The Effect of Environment on the Reproductive Potential of Ex Situ Cheetahs (Acinonyx jubatus)




Koester, Diana C.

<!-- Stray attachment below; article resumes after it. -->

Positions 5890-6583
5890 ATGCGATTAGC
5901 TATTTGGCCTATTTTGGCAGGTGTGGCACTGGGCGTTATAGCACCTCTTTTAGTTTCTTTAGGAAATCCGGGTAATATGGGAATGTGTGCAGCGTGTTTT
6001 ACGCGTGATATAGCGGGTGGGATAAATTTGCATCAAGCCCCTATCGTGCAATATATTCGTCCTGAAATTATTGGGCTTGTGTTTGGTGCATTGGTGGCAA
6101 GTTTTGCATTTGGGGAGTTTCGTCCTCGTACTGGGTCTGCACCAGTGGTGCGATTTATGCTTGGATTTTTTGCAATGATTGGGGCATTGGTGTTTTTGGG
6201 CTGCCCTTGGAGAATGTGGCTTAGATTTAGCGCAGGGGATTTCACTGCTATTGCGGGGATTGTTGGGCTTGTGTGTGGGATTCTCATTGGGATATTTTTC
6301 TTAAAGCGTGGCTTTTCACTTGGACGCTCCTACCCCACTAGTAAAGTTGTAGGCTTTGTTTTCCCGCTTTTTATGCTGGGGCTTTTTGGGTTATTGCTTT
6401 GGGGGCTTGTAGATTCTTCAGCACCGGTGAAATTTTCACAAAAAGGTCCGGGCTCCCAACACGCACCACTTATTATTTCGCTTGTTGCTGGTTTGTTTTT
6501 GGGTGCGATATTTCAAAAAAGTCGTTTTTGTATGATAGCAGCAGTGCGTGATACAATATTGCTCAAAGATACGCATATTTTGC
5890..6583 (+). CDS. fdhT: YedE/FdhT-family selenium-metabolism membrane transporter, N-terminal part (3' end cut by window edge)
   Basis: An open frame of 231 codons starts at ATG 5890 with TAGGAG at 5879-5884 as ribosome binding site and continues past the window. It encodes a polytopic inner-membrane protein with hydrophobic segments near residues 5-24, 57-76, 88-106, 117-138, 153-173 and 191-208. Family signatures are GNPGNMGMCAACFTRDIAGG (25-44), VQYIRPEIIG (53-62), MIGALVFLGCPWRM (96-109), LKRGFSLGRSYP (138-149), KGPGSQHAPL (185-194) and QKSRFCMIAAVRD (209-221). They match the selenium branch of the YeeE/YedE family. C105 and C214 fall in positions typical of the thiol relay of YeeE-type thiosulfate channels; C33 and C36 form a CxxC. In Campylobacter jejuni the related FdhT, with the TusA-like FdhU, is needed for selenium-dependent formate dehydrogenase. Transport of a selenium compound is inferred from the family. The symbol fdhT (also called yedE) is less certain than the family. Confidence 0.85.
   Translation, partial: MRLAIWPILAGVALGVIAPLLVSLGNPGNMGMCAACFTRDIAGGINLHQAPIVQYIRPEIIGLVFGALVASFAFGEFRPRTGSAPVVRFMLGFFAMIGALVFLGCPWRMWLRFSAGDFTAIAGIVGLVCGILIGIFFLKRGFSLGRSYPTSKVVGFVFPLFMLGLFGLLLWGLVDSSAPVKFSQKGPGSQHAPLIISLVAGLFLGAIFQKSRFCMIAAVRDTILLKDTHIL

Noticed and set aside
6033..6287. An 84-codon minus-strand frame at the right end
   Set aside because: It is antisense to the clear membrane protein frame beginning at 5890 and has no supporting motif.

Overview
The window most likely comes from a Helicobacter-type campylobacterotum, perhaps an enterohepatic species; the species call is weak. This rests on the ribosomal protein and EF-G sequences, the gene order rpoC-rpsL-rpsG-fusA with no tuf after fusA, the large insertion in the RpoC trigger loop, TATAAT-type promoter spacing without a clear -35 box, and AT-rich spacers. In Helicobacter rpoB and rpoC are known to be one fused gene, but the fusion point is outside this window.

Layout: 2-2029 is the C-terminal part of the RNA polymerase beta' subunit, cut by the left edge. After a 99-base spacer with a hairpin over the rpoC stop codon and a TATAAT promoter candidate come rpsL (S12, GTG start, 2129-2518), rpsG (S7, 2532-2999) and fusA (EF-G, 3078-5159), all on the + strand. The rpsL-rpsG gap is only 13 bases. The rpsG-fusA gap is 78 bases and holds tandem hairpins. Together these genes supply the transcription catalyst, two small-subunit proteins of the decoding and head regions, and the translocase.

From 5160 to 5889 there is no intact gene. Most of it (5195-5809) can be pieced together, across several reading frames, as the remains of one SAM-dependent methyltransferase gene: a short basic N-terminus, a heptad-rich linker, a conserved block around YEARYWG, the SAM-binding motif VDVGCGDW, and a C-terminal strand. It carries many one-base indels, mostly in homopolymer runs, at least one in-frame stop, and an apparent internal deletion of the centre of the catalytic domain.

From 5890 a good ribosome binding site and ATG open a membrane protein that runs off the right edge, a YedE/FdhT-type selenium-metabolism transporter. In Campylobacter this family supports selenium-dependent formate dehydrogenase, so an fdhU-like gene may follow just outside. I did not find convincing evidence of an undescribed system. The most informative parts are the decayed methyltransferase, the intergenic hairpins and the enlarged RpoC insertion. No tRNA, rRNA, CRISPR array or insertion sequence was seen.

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The cheetah (Acinonyx jubatus) is recognized as threatened due to extirpation from most of its historic range, with continuing declines resulting in only about 10,000 individuals remaining in nature today. Smithsonian National Zoo scientists have been studying cheetahs for more than 30 years, but the species fails to reproduce consistently in captivity. Association of Zoos and Aquariums Species Survival Plan (SSP) findings reveal that only about 20% of animals in the North American population have ever reproduced, causing reliance upon imported cheetahs from Africa to sustain ex situ population numbers. Although the species is known for low genetic variation and the production of 75% malformed spermatozoa per ejaculate, the relatively high fecundity of free-ranging cheetahs indicates that these traits do not ultimately cause poor reproductive success. Rather, it appears that ex situ cheetahs require specific husbandry and management techniques to encourage breeding success. Therefore, the main focus of this research was to investigate the effects of multiple management-related environmental factors on reproductive potential of male and female cheetahs. A secondary focus was to validate a testosterone enzyme immunoassay to assess fecal metabolite concentrations and generate longitudinal gonadal hormone profiles for male cheetahs. Data generated for this purpose revealed support for a lack of reproductive seasonality in male cheetahs and remarkable variation of glucocorticoid concentrations within and between individuals of both sexes. The management practice of housing male cheetahs in groups has significant positive impacts on testicular function over holding males as singletons, and one male within each group exhibits higher reproductive fitness as higher seminal quality and testosterone concentrations than coalition members. This male also initiates the most interactive behaviors with group members. Human exposure, both indirectly through housing in enclosures exposed to the public and directly through interaction with high numbers of keeping staff, has marked negative impacts on reproductive metrics in male cheetahs. Female cheetahs show no relationship between environmental factors and ovarian or adrenal hormone concentrations. However there was a positive relationship between short-term glucocorticoid and estrogen production, perhaps a by-product of increased physical and adrenal activity occurring near times of maximal ovarian activity. Results from this work will be used to recommend changes in management protocols to improve the reproductive potential of cheetahs in managed collections. These changes are crucial for establishing a self-sustaining captive population and ensuring a more stable future for this unique species.